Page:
A survey carried out in January 2015 by MumAbroad.com has revealed that almost half (49%) of expat mothers plan never to return to their home country. A questionnaire was sent to 650 mothers from the international community currently living in Spain, France, Italy and Germany, most of whose children were under 16 years old.
Overall, mothers ranked quality of life (62%) better in their adopted countries than in their native home. Significantly education was perceived as worse (32.23%) as were children’s activities (38%) and children’s services (35%).
As far as health and education was concerned, exactly half of women surveyed (50%) said that they had given birth in their adopted country to all their children and 85% said that the experience was a positive one. The lack of natural birth options and few midwives was cited as a negative, particularly for mothers living in Spain.
Most children living with either one or two foreign parents attended a local school (61%), just under a third went to an international school (31%) and the remainder to state subsidised schools or were home-schooled.
When it comes to integration in the local community, only half said that they felt that they were well integrated, citing language as the main reason that held them back.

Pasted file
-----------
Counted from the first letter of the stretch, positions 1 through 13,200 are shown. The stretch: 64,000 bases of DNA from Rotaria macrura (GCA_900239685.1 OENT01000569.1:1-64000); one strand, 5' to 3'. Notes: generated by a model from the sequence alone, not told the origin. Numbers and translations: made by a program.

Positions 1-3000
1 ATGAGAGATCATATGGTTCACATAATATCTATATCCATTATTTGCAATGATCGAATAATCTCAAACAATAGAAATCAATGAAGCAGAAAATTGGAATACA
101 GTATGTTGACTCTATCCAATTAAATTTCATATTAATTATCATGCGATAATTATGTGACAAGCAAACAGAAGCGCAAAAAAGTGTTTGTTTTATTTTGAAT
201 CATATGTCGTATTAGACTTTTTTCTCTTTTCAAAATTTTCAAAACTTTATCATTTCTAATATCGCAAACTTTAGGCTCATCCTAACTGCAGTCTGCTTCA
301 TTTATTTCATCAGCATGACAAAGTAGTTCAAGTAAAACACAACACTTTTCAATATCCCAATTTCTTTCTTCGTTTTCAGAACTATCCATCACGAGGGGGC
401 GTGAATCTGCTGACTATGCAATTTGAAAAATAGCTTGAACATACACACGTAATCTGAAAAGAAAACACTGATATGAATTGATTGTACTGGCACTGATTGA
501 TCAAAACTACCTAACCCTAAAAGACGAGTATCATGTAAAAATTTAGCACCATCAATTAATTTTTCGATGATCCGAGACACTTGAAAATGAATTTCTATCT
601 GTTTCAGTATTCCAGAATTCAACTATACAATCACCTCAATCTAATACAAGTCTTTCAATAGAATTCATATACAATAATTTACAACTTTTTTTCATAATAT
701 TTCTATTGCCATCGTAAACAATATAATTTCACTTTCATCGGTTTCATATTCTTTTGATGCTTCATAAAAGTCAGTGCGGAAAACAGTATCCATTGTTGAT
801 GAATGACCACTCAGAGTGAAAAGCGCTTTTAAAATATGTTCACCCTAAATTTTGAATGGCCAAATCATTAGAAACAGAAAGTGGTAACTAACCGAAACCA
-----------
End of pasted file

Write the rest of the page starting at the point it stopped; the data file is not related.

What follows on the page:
When asked the reasons for moving abroad most moved for love (44%) whilst just over 22% relocated for work reasons.
Over half (51%)of those questioned had bought a property abroad were home-owners, a third worked full time and nearly three quarters of women (74%) were married .
“This is the first survey of its kind in Europe, solely focusing on mothers from the international community” comments Carrie Frais, co-founder of MumAbroad.com “I think it is significant that such a high percentage of those interviewed are opting to stay in their chosen country for the long-term, despite some concerns over local education systems. It seems that a good health system and excellent quality of life are overriding factors and enough to deter many of us from returning home. We believe that we will see increasing numbers of ‘lifestyle migrants’ choosing to live in European countries which offer these benefits as travelling between different cities becomes easier and working remotely becomes more popular”